Scream Queens Covers the Key Tenets of 'Millennial Feminism': Taylor Swift, the Wage Gap, Murder


The divided young women of Scream Queens’ Kappa house have finally put aside their differences and come together to achieve their common goal of killing the Red Devil, the serial murderer who’s terrorizing campus. Sisters are doing it for themselves!

With most of Kappa suspecting that Dean Munsch (Jamie Lee Curtis) is the Red Devil, the girls decide to launch a preemptive attack and murder the dean before she can murder them. Their choice weapon: poison. Their infiltrating technique: forming the Wallace University Feminist Collective and coercing Munch into being their leader.

Asked by the dean to define “millennial feminism,” Chanel (Emma Roberts) quips, “Being a millennial feminist means growing up listening to Taylor Swift say she doesn’t like to think of the world as boys vs. girls—”

“Yes,” Grace (Skyler Samuels) interrupts. “And then graduating and entering the workforce only to realize that you make 20% less than men for doing the same job.”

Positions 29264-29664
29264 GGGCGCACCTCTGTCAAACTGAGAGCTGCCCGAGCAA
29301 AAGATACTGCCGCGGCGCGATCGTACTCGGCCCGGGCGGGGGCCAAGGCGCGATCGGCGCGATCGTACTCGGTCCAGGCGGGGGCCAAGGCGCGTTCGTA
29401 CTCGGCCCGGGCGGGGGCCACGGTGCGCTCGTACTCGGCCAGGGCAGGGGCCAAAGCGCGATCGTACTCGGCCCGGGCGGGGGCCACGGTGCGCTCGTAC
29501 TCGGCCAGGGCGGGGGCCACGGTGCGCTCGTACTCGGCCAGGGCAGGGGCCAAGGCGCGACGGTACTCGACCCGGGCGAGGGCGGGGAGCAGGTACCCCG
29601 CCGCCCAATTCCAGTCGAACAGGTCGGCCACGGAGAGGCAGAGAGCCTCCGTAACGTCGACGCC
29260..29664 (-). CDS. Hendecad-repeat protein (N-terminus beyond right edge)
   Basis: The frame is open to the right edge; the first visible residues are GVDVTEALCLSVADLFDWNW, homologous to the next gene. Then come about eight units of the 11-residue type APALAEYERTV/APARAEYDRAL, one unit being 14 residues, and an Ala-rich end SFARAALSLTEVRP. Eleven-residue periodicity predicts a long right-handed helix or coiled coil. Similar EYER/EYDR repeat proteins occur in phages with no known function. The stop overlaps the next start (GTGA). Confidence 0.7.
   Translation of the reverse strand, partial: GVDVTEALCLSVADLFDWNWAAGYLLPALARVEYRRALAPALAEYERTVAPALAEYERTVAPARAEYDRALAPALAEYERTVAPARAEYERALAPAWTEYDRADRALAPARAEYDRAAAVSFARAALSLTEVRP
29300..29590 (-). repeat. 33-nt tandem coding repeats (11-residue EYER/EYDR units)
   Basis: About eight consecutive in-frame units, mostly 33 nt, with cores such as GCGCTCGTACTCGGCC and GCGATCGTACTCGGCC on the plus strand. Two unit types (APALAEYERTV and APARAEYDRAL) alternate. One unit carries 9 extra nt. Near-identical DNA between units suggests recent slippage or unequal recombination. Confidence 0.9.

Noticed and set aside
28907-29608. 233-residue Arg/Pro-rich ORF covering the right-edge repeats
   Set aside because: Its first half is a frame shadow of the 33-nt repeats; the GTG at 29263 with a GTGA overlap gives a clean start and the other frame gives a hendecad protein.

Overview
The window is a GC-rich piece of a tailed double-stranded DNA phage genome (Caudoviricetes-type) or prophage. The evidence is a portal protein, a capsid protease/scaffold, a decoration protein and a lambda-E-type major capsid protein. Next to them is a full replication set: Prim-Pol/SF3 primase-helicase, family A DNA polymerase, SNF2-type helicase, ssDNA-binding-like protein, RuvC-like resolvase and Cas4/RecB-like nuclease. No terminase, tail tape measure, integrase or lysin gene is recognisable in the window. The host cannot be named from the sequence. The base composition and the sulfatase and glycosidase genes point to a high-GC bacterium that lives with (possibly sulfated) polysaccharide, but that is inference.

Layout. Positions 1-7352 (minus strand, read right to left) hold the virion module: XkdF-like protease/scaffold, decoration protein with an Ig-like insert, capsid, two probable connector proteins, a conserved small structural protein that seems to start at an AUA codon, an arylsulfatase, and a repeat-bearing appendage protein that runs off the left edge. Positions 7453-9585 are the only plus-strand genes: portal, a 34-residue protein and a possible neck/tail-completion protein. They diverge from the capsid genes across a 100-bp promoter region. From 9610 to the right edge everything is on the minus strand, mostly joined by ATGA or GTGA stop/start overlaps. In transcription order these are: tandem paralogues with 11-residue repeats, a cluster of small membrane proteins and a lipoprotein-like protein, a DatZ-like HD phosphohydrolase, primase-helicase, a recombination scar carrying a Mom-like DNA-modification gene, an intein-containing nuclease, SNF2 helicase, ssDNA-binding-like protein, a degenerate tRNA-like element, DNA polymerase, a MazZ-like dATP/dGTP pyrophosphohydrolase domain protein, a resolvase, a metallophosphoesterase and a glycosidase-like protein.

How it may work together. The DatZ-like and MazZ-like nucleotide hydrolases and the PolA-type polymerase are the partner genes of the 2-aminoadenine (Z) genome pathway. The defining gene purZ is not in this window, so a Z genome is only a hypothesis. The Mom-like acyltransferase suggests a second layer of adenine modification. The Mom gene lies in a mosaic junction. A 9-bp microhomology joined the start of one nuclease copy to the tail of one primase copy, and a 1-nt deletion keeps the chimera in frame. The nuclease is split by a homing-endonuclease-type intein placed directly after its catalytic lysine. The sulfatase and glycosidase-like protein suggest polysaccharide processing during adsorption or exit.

They then make these faces:

Munsch disagrees with their definition of feminism (though I think there’s something to it…) and launches into a lengthy lecture—delivered as she swigs down poisoned apple cider—that includes references to Sandra Day O’Conner and Susan Sontag. Turns out, the poison has no effect on her. Guess it takes a lot more than puffer fish venom to take down a former Ms. Magazine intern.

By the end of the episode, Grace and Chanel are back on the outs, but it was nice to see the Kappas briefly united, fighting back, and trying to take control of their own destinies.

As Grace says while trying to win over Dean Munsch, “All this killing has really shown us the importance of sisterhood. You know, how crucial it is for women to join together.”

And despite Grace’s ulterior motives, it is crucial! It’s a responsibility to sisterhood that leads Chanel to stand up to the Red Devil and take a non-fatal arrow to the arm and it’s sisterhood that pushes the Kappas to be proactive in their situation. Most importantly to Scream Queens as a whole, it’s sisterhood that allows the series to (momentarily) crawl out of its slump and be entertaining for the first time in many episodes.

So raise a glass of poisoned cider, Ryan Murphy and company. We’re drinking to feminism!

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Images via Scream Queens/Fox.

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